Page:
(Originally Posted on May 22, 2015)
Executive Director, Joint National Committee for Languages — National Council for Languages and International StudiesChair, ASTM Committee F43, “Language Services and Products”
In November of 2014, a bipartisan group of Senators and Representatives asked the American Academy of Arts and Sciences to answer the fundamental question that all of us work on: why does language matter to the US in the 21st Century? How does language impact the national interest, with respect to global security, social justice, and economic growth? Our industry exemplifies the last point on Congress’ agenda for the Academy, and we are deeply engaged in the first two. The American Academy of Arts and Sciences, established in 1780 by Founding Fathers John Adams, John Hancock, and James Bowdoin, and numbering among its current Fellows more than 4500 distinguished American scholars, businesspeople, and public leaders, has agreed to take up this request, and will soon establish a Commission on language. Its membership – around 25 Academy Fellows and outside experts – will report to Congress by the summer of 2016, followed by a year of public relations and meetings with state and local business and political leaders.
The National Council for Languages and International Studies played a key role in working with the Congress to secure this letter, and with the Academy in developing their understanding of the Language Enterprise in the US. This will be the first national commission on language since 1979 – and there was no real language industry then, at least as we understand it now.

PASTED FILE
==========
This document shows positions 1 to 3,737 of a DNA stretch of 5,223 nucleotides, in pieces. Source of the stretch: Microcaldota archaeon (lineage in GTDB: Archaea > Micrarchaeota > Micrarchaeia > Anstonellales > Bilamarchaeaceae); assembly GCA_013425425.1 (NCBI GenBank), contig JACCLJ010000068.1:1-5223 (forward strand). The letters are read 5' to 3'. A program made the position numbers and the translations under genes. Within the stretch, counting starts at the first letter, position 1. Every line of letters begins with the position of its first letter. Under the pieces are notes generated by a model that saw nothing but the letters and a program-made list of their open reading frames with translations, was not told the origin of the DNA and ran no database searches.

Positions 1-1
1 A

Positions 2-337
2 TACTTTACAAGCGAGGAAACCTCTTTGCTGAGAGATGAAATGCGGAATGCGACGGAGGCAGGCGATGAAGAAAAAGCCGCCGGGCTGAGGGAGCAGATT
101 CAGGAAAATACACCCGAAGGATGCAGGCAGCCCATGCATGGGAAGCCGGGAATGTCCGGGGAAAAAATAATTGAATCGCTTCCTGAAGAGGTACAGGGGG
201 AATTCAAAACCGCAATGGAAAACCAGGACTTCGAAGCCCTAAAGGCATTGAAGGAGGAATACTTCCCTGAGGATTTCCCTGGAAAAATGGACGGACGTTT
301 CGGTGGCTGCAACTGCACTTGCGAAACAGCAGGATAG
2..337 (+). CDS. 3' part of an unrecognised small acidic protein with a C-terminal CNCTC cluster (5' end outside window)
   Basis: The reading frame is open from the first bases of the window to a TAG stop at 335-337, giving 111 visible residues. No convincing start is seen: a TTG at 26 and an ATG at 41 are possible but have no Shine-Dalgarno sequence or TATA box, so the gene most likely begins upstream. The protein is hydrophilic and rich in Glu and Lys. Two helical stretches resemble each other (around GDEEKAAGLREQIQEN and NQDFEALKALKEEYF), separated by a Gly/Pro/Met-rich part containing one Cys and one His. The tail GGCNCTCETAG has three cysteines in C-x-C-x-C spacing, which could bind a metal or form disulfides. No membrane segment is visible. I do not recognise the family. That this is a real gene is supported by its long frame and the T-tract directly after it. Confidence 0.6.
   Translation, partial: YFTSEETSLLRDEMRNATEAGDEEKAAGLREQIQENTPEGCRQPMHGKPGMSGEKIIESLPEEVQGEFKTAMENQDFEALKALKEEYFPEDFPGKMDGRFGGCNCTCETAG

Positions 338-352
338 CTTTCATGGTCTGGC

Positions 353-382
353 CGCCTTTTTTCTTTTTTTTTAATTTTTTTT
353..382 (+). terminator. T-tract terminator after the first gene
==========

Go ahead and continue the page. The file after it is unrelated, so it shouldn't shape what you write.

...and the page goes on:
What does this mean for the language industry? In addition to highlighting the positive story of a space with a decade of growth, one which provides professional work for some 200,000 Americans, we have the opportunity to make what we do visible to the leaders of Fortune 500 companies and to national, state, and local policy makers. One line that gets repeated all to often is that language is the biggest industry that nobody has heard of – our work, if done well – is invisible. The professional interpreter strives not to be noticed in the court, emergency room, or at the international negotiation. A well-localized company delivers services and information seamlessly to more than a hundred countries, without the end user – the company’s paying customer – ever realizing that one of our industry members localized the site, provided the multilingual chat, and ran the customer service call center.
But more importantly, I would argue that we have an opportunity, and indeed, an obligation, to make the case for the value-added of language. What if the broader business community saw language services as an essential component of the development and delivery of products and services – as an enterprise-wide investment and profit center, rather than a cost center? In my view, we have a fantastic opportunity to make a persuasive case to the Commission, which then would make that case to the global business community. Visit www.langaugepolicy.org for updates on the Commission, and feel free to contact me for more information.